You can find many help videos on how to do a literature review available through youtube. This one by North Carolina State University is particularly good.
You have likely heard your instructors or supervisors using the following terms. So that you know the difference between each concept, consider the following definitions taken from ODLIS: The Online Dictionary for Library and Information Science (2013), edited by Librarian Joan Reitz at Western Conneticut State University.
Literature Review: "A comprehensive survey of the works published in a particular field of study or line of research, usually over a specific period of time, in the form of an in-depth, criticalbibliographic essay or annotated list in which attention is drawn to the most significant works." (The Online Dictionary for Library and Information Science)
Literature Search: "An exhaustive search for published information on a subject conducted systematically using all available bibliographic finding tools, aimed at locating as much existing material on the topic as possible, an important initial step in any serious research project." (The Online Dictionary for Library and Information Science)
Systematic Review: "A literature review focused on a specific research question, which uses explicit methods to minimize bias in the identification, appraisal, selection, and synthesis of all the high-quality evidence pertinent to the question. Systematic reviews of randomized controlled trials are so important to evidence-based medicine that an understanding of them is mandatory for professionals involved in biomedical research and health care delivery. Although many biomedical and healthcare journals publish systematic reviews, one of the best-known sources is The Cochrane Collaboration, a group of over 15,000 volunteer specialists who systematically review randomized trials of the effects of treatments and other research." (The Online Dictionary for Library and Information Science)
Scoping review or study: "a form of knowledge synthesis, which incorporate a range of study designs to comprehensively summarize and synthesize evidence with the aim of informing practice, programs, and policy and providing direction to future research priorities" (Colquhoun et al., 2014, p. 1291). An excellent overview of scoping reviews is available on the Cochrane Training website.
Meta-analysis: "Statistical analysis of the results of a number of studies of related research hypotheses (each study based on similar study and control group populations and on similar design and methods), intended to yield a quantitative aggregate summary of all the findings. Best results are achieved by including only methodologically sound studies, because sources of bias in the original studies are not controlled in meta-analysis". (The Online Dictionary for Library and Information Science)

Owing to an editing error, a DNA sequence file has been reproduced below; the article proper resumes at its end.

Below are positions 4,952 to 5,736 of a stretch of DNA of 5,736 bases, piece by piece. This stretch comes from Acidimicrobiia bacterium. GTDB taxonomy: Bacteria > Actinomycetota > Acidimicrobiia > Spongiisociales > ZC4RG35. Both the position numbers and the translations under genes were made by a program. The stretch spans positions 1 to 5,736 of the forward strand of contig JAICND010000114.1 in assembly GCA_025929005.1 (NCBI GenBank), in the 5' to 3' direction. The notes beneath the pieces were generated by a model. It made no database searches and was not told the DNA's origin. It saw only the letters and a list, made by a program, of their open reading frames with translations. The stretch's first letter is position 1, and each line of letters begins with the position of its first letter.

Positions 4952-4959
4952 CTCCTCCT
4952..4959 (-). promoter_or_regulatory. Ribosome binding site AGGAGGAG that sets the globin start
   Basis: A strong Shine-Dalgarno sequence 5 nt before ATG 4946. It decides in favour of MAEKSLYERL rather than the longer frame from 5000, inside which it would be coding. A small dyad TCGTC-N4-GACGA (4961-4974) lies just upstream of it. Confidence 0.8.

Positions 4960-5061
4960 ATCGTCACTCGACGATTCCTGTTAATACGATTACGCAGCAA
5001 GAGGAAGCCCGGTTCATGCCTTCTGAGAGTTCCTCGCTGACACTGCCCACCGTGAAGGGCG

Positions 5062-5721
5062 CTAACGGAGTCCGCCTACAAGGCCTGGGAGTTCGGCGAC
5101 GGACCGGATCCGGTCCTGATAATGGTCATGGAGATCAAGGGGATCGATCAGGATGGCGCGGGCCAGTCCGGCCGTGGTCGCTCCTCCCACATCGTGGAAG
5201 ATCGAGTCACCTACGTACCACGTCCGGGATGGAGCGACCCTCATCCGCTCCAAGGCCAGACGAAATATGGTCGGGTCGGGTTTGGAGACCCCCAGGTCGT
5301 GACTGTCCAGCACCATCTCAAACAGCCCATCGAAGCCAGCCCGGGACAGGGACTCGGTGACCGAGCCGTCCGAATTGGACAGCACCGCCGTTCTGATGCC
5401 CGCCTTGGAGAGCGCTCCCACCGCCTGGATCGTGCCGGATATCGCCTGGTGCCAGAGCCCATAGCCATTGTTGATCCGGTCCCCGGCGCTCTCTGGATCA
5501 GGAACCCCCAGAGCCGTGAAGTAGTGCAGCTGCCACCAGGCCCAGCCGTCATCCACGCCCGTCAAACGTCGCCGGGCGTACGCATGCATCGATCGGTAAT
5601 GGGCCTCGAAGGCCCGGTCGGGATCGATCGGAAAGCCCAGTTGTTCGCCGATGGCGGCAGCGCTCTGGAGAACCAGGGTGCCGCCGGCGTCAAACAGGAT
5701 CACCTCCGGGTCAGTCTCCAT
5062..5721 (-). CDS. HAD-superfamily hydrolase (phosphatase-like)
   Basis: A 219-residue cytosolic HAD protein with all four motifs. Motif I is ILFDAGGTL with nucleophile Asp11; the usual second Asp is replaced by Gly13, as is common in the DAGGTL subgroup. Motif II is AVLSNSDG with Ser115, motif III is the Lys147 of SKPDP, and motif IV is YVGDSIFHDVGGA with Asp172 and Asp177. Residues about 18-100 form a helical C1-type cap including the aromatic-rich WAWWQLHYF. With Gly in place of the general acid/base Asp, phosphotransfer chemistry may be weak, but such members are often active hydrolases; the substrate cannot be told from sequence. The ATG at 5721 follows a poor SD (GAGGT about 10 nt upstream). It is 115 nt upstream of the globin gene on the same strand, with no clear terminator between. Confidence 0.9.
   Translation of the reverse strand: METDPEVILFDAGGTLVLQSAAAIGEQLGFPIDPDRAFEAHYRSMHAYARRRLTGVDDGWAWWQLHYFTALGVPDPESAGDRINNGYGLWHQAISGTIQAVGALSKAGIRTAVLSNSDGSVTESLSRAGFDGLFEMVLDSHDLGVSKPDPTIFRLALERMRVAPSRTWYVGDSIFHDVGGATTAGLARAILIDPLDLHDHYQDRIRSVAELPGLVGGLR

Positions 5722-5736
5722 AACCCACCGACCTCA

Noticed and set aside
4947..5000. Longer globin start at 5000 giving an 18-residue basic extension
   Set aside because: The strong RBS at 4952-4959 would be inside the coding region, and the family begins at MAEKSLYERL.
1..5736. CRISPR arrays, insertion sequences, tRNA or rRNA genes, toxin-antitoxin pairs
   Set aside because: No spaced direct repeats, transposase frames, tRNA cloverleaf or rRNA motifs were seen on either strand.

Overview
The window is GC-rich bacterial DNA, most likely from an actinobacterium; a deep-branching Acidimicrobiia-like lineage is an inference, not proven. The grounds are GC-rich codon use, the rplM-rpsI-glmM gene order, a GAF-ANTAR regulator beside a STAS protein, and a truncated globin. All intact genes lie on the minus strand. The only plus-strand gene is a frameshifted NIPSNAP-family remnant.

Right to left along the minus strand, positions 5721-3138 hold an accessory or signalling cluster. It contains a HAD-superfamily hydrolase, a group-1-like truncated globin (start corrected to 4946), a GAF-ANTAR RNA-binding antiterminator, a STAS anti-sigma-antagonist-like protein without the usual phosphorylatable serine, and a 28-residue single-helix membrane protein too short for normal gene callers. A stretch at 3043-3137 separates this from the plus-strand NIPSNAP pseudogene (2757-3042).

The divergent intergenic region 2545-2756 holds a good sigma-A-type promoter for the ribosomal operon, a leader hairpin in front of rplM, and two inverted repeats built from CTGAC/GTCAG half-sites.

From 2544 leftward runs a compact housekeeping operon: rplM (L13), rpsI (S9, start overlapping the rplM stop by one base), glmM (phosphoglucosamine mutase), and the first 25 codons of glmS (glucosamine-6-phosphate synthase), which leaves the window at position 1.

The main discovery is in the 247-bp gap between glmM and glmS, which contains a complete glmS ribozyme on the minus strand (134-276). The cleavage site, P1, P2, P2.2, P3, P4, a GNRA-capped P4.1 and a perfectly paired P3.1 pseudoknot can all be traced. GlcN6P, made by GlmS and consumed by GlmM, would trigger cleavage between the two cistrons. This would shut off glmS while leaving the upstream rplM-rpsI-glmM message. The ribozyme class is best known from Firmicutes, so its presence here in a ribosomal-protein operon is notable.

Bibliography: "Strictly speaking, a systematic list or enumeration of written works by a specific author or on a given subject, or that share one or more common characteristics (language, form, period, place of publication, etc.). When a bibliography is about a person, the subject is the bibliographee. A bibliography may be comprehensive orselective. Long bibliographies may be published serially or in book form...In the context of scholarly publication, a list of references to sources cited in the text of an article or book, or suggested by the author for further reading, usually appearing at the end of the work. Style manuals describing citation format for the various disciplines (APA, MLA, etc.) are available." (The Online Dictionary for Library and Information Science)
Annotated Bibliography: "A bibliography in which a brief explanatory or evaluative note is added to each reference or citation. An annotation can be helpful to the researcher in evaluating whether the source is relevant to a given topic or line of inquiry." (The Online Dictionary for Library and Information Science)
Critical Annotation: "In a bibliography or list of references, an annotation that includes a brief evaluation of the source cited, as opposed to one in which the content of the work is described, explained, or summarized." (The Online Dictionary for Library and Information Science)
Citation: "In the literary sense, any written or spoken reference to an authority or precedent or to the verbatim words of another speaker or writer. In library usage, a written reference to a specific work or portion of a work (book, article, dissertation, report, musical composition, etc.) produced by a particular author, editor, composer, etc., clearly identifying the document in which the work is to be found. The frequency with which a work is cited is sometimes considered a measure of its importance in theliterature of the field. Citation format varies from one field of study to another but includes at a minimum author, title, and publication date. An incomplete citation can make a source difficult, if not impossible, to locate." (The Online Dictionary for Library and Information Science).